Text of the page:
Launching Virtual EyeSee, a Social Media Company

For the past few months I have been focusing a fair bit of my time in setting up a new business.  It’s to do with New Media marketing or Social Media marketing.  Given the developments in open source software and free social networking sites it’s a great way for corporations to take advantage of these communication vehicles.  They can be used internally within a company or externally to communicate with customers.

With this in mind I have founded Virtual EyeSee a Social Media strategy and training company.  The goals are very simple to educate people about the trends in this space and inspire them to use these communication tools to increase their bottom line.


The website was design and integration is by R-Cubed, who worked their magic to maintain a common look and feel for both the corporate website and the blog.


EyeSee is where I blog about my adventures in Social Media.  You can become a fan of Virtual EyeSee on facebook and ask all your burning questions on Social Media.


For the more advanced tweet me on Twitter.


So do join me on my advetnures on line and learn how to participate in these spaces.  If you are looking for a guest speaker for your organization, team building, conferences or networking groups, I would be happy to talk about social media, web 2.0 or whatever you want to call it.

Training ourselves out of our technology jobs

I recently met an old friend who works at one of the local hi-tech companies and was very excited about his up coming trip to Asia. He was going there for a couple of months and was hoping to get some sight seeing in.

On the flip side he did say that he was going to train a team of 10 and said that in 5 years he would have trained himself out of his job.

5 years ago, around the time of the tech bubble burst, manufacturing jobs were lost to Asia. It became apparent that we could not compete at that price level. At that time everyone said that it was ok as long as Canada was still involved heavily in R&D.

However, this conversation about training teams overseas are all too common today. What happens 5 years from now? Is Canada going to give up their R&D to the overseas market as we can’t afford to innovate here?

Let’s take a step back and try to connect the dots.

  • In Canada our universities are heavily subsidized, we pay at least 10 times less for tuition here than south of the border. So as a country a significant amount of our investment goes into university education. In Ottawa it’s not uncommon for someone to have multiple degrees
  • Since the technology downturn a few years ago, there are still thousands of underemployed tech workers in Ottawa. They are very well educated and have a lot of industry experience however there is no place for them to use these talents. Instead they have to settle for pizza delivery, warehouse work etc…. Silicon Valley North has not bounced back to its glory days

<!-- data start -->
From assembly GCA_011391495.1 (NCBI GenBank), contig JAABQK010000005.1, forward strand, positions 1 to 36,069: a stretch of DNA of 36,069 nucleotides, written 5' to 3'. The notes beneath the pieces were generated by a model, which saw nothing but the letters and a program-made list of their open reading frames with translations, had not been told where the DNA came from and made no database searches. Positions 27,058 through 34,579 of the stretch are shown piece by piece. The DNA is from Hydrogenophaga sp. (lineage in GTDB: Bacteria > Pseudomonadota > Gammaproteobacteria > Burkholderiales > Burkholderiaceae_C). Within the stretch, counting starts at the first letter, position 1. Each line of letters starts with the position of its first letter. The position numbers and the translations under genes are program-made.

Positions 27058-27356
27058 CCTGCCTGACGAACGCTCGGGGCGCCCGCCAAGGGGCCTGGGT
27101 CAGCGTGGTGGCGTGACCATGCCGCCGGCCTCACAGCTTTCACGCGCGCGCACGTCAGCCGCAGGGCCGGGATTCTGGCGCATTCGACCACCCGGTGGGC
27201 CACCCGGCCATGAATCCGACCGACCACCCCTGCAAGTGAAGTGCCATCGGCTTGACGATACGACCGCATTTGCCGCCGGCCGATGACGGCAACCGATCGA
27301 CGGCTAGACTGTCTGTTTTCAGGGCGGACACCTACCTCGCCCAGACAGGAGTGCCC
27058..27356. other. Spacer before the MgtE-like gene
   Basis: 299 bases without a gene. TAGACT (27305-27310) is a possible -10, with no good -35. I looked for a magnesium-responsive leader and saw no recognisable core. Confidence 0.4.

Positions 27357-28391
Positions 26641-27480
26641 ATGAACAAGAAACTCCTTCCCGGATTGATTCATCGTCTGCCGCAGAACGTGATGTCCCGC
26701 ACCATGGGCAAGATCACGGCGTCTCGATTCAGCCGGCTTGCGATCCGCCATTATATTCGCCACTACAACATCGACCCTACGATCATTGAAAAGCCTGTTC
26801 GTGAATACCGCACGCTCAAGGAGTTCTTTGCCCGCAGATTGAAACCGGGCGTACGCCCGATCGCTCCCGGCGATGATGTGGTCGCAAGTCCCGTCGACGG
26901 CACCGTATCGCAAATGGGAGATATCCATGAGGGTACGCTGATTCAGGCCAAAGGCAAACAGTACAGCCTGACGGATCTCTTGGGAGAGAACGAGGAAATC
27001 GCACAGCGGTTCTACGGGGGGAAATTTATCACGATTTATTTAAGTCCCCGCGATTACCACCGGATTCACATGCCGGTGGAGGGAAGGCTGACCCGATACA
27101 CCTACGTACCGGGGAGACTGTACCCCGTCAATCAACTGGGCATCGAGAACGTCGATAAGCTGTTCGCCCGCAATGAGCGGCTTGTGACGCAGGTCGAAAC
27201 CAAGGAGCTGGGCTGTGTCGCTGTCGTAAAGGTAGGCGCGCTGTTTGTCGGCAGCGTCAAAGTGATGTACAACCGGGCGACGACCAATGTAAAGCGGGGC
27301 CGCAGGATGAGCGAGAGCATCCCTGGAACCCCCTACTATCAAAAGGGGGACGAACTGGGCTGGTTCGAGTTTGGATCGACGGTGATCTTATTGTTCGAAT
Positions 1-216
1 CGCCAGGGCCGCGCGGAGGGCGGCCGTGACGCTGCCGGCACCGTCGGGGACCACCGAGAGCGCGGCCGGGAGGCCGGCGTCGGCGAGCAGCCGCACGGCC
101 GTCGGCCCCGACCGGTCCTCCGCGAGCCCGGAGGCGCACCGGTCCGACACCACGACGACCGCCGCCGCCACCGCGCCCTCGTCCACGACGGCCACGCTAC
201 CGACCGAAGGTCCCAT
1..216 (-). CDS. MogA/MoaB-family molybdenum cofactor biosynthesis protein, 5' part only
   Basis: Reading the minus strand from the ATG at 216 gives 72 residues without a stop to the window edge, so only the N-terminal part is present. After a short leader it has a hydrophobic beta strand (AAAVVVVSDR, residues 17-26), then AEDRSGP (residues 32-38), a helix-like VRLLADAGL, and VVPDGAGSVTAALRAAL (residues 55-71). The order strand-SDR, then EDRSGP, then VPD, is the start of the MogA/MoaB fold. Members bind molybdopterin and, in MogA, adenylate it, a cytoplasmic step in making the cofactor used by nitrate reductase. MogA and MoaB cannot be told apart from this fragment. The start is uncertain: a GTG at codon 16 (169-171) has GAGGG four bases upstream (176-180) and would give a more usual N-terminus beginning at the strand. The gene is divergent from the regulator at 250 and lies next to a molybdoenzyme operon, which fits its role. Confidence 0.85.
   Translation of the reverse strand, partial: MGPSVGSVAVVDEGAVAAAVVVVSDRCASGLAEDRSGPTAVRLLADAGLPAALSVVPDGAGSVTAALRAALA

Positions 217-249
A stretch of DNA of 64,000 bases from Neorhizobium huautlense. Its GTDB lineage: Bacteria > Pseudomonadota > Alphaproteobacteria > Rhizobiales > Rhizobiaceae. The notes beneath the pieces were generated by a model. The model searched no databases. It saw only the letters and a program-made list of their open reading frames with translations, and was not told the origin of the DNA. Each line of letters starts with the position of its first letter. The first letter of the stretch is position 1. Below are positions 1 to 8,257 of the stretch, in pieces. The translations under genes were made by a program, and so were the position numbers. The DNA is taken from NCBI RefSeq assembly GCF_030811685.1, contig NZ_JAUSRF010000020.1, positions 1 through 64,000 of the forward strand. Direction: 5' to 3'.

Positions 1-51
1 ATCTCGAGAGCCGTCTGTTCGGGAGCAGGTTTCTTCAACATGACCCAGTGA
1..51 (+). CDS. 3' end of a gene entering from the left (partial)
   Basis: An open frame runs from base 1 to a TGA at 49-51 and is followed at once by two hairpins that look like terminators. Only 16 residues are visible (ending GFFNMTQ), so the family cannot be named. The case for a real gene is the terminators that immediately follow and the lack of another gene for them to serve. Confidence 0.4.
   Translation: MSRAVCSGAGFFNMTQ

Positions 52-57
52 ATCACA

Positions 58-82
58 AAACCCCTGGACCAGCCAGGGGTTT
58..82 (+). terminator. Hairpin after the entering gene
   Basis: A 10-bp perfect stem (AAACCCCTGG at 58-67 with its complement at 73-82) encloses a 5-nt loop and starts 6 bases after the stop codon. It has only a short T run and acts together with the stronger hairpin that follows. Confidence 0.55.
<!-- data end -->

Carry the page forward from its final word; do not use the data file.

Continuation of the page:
• With the current trend of training R&D teams overseas the underemployed will increase significantly over the next 5 years, hence a wasted investment in the university education

The city of Montreal did something very interesting a few years ago. They promoted their animation industry to the global market. Today there are a lot of very successful companies that specialize in animation and gaming. Montreal is known worldwide for this particular skill which have lead to a lot overseas customers.

With this in mind, I do have a very easy solution to this problem, promote the technical talent in this city globally.

I have had this conversation with various decision makers in this city and they all tell me that a hi-tech company, Dell had moved here for this reason. I need to clarify this whole Dell situation… when Dell moved to Ottawa to create thousands of jobs, it was for their “call center”!!!!! These types of jobs are low paying and for students, not for someone who has a degree and several years of industry experience.

Let’s promote Silicon Valley North and attract overseas companies to set up shop here for R&D and let Canada utilize their investment in the education of their tech workers.

Sparky powered by the wind

The Electric Vehicle Expo was at the Museum of Science and technology this past weekend. The pouring rain did not deter the participants from showing off their vehicles.


Sparky the Electric Vehicle was the first e-vehicle that I saw. It’s owned by Allan Poulsen and is a 1996 Ford Ranger that was converted into an electric vehicle. The gas engine was replaced by an electric motor.


There are 22 golf cart batteries in its bed that allow a range of 50 kilometers between charges, given a speed of 60 kilometers an hour. The batteries take about 6 hours to re-charge.

This is ideal for someone who does not have a long distance to travel each day. On average it costs about $20k to convert a vehicle to an e-vehicle.

Powered by the wind is an interesting statement….